Background: The Atacama salt flat is located in northern Chile, at 2300 m above sea level, and has a high concentration of lithium, being one of the main extraction sites in the world. The effect of lithium on microorganism communities inhabiting environments with high concentrations of this metal has been scarcely studied. A few works have studied the microorganisms present in lithium-rich salt flats (Uyuni and Hombre Muerto in Bolivia and Argentina, respectively). Nanocrystals formation through biological mineralization has been described as an alternative for microorganisms living in metal-rich environments to cope with metal ions. However, bacterial lithium biomineralization of lithium nanostructures has not been published to date. In the present work, we studied lithium-rich soils of the Atacama salt flat and reported for the first time the biological synthesis of Li nanoparticles. Results: Bacterial communities were evaluated and a high abundance of Cellulomonas, Arcticibacter, Mucilaginibacter, and Pseudomonas were determined. Three lithium resistant strains corresponding to Pseudomonas rodhesiae, Planomicrobium koreense, and Pseudomonas sp. were isolated (MIC > 700 mM). High levels of S2− were detected in the headspace of P. rodhesiae and Pseudomonas sp. cultures exposed to cysteine. Accordingly, biomineralization of lithium sulfide-containing nanomaterials was determined in P. rodhesiae exposed to lithium salts and cysteine. Transmission electron microscopy (TEM) analysis of ultrathin sections of P. rodhesiae cells biomineralizing lithium revealed the presence of nanometric materials. Lithium sulfide-containing nanomaterials were purified, and their size and shape determined by dynamic light scattering and TEM. Spherical nanoparticles with an average size < 40 nm and a hydrodynamic size ~ 44.62 nm were determined. Conclusions: We characterized the bacterial communities inhabiting Li-rich extreme environments and reported for the first time the biomineralization of Li-containing nanomaterials by Li-resistant bacteria. The biosynthesis method described in this report could be used to recover lithium from waste batteries and thus provide a solution to the accumulation of batteries.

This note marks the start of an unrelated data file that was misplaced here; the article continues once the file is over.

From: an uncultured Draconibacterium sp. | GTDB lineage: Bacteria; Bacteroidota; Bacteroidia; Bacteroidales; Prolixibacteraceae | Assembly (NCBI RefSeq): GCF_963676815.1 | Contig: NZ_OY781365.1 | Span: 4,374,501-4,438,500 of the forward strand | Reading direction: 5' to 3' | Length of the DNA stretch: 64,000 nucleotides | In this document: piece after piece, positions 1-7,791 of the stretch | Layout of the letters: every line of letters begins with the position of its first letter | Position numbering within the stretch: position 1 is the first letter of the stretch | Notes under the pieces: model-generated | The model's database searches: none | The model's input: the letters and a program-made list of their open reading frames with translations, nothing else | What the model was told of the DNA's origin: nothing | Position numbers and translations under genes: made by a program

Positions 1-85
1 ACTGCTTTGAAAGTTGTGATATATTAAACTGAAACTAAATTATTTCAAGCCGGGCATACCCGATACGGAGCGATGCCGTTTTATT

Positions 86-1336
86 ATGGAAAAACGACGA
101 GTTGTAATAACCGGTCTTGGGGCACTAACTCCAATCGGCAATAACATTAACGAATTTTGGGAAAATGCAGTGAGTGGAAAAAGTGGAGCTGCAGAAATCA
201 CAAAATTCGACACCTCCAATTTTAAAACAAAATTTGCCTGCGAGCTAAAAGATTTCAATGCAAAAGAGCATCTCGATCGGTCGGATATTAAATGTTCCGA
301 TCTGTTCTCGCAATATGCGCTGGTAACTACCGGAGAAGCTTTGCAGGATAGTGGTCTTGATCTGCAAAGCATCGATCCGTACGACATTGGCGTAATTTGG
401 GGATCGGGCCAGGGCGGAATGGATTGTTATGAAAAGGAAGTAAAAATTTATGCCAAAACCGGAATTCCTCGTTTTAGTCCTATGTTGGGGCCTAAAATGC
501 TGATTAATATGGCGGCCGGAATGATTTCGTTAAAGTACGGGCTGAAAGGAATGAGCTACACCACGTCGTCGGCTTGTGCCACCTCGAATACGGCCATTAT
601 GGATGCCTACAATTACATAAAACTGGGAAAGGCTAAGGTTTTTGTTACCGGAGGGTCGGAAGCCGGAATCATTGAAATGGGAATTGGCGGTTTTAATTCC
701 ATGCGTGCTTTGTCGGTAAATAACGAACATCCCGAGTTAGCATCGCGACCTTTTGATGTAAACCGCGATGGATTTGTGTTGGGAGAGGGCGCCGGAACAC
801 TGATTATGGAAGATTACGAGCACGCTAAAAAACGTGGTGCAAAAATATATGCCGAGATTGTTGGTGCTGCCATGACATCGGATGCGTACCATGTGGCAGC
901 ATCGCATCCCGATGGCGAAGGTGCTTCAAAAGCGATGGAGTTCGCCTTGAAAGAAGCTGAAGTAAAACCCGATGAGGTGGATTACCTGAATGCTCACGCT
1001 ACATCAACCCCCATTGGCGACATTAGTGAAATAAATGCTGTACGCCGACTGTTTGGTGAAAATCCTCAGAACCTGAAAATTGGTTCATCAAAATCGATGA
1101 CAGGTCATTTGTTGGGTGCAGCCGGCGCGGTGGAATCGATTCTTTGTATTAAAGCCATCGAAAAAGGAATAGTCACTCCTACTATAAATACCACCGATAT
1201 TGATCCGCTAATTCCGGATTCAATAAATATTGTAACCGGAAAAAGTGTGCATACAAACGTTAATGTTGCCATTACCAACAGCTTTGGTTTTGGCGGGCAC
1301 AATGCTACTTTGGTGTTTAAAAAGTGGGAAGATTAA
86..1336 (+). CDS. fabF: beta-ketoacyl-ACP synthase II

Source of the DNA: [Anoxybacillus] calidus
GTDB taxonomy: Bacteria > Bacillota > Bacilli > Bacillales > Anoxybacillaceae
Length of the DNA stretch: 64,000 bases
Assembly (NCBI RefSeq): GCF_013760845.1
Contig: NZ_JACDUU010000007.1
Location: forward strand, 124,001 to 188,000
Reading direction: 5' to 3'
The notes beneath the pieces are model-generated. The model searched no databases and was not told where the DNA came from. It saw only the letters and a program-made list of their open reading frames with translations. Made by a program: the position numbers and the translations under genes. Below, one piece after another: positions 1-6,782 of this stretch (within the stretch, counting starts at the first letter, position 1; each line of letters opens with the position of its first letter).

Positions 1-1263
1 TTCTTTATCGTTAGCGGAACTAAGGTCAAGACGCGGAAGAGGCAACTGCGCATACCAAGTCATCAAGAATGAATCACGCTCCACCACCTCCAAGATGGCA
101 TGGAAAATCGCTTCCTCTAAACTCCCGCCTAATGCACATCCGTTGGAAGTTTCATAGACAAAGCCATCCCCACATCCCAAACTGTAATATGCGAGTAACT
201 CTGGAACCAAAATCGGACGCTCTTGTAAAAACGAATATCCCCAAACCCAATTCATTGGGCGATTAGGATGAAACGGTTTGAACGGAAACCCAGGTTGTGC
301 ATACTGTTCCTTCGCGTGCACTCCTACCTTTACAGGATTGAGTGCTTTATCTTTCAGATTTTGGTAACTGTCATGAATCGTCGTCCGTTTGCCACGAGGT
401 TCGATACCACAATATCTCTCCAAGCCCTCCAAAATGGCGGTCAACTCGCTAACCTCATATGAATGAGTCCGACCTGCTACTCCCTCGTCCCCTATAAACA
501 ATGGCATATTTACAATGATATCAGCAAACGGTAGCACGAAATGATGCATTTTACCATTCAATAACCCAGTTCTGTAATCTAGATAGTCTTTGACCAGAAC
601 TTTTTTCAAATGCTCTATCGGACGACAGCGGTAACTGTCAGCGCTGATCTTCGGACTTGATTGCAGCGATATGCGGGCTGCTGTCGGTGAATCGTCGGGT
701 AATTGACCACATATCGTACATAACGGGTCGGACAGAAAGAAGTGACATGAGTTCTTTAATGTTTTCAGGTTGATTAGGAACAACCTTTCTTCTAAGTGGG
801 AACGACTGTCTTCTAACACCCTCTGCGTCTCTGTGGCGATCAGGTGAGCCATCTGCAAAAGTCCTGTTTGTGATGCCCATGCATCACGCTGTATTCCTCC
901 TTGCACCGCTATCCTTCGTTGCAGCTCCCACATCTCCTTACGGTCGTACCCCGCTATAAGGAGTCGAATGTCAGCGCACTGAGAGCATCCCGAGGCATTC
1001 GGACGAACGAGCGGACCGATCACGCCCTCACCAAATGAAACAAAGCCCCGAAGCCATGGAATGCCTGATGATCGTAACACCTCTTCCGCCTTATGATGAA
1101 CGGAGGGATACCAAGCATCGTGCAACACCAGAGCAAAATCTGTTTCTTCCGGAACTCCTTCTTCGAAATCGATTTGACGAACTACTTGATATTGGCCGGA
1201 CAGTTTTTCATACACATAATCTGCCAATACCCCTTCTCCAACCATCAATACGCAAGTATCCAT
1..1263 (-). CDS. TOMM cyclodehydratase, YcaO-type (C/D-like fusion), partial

- Atacama Desert
- Lithium nanoparticles
ASJC Scopus subject areas
- Biochemistry, Genetics and Molecular Biology(all)
- Agricultural and Biological Sciences(all)